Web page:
Former University of Tulsa baseball coach Gene Shell said he's happy college baseball is gaining more recognition these days.
"We were close to setting an NCAA national record for attendance by drawing 6,500 fans for one game back in 1969, and now they're drawing 11,000 for one Big Eight tournament game with OU and OSU," Shell said.
"Every year I coached I was about $75,000 in the hole by giving out 15 scholarships. There wasn't any way to make that up. Now they don't have to live and die off other sports as much."
Shell, 52, coached TU baseball for 15 years, compiling a 478-199 record. His 1969 and '71 teams advanced to the College World Series, but the Golden Hurricane dropped baseball in the spring of 1981.
"Back then only one team from each conference went to the playoffs, and they had just a handful of at-large berths," Shell said. "Now two or three teams from the Big Eight go. It's easier to get in, but there's a lot more quality programs."
Shell, a Tulsa Webster High School graduate, coached high school baseball at Tulsa Edison, Tulsa Webster and Claremore. His teams won five state championships. He also coached two years at Southwestern Louisiana in the early 1980s.
"I haven't really pursued any college jobs," he said. "If the opportunity was there I'd take it. But there's not too many Division I schools that really want to play competitive baseball. A lot of them offer baseball like a campus sport.
"You usually have to stay at one college for a long time. Good college jobs are hard to come by. My best shot was Tulsa, and they folded their program."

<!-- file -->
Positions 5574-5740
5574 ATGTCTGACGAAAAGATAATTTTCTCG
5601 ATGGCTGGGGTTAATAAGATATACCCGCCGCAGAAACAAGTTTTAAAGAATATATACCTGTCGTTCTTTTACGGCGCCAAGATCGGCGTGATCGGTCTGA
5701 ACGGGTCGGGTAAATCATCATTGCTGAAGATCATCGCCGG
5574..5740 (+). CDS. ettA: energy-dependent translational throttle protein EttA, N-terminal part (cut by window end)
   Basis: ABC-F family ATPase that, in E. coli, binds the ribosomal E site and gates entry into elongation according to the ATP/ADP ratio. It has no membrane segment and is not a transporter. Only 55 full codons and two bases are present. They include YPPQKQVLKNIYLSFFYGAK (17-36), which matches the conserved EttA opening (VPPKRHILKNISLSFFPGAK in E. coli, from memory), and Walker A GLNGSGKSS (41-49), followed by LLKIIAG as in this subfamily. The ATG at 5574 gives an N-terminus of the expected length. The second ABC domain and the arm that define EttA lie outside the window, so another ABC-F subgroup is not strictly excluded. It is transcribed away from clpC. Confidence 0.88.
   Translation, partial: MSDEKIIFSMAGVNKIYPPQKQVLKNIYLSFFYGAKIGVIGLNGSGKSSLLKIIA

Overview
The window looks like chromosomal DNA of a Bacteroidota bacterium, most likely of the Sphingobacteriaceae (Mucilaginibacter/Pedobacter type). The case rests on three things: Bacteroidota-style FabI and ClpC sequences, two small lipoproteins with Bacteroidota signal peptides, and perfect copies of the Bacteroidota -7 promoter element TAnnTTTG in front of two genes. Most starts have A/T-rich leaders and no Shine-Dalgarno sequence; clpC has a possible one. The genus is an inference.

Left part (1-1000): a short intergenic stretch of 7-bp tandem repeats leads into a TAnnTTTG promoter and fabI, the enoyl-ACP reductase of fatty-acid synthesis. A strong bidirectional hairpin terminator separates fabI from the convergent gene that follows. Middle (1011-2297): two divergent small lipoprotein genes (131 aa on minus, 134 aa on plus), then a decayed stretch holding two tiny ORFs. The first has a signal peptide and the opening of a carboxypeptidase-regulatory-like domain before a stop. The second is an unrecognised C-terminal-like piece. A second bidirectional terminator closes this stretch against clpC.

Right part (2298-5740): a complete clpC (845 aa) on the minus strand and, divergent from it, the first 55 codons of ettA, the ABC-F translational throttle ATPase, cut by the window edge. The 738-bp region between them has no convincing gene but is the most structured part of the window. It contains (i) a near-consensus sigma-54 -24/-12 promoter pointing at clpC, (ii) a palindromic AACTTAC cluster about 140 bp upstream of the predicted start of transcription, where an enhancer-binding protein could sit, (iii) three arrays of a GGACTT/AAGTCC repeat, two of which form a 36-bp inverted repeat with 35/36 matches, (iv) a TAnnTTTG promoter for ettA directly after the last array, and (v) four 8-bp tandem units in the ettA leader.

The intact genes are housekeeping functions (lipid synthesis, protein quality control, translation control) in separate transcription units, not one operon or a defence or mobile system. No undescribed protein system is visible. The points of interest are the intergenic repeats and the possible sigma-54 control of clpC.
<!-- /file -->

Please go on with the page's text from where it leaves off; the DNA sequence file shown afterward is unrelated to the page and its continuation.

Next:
Shell currently conducts several youth baseball camps along with former pitcher Steve Rogers, one of 12 players he coached who has played in the major leagues.
He has written a 72-page book entitled, "Bottom of the Ninth.' His original version, printed in 1969, sold 20,000 copies. He hopes the revised version, which includes pitching updates from Rogers and former hurler Jackson Todd, will sell 1 1/2 million copies.
"I don't think anyone has written a baseball book in laymen's terms," Shell said. "This book is different in that it's something you can add your own ideas. Some people think there's a secret to becoming a big-league ballplayer. There isn't. Nobody has all the answers.
"This is a book that relates to the dad, the little league coach and high school coaches. It's the fundamentals, skills and drills.
We're marketing it nationwide. I think it's going to go over big." BIOG: NAME:Archive ID: 349605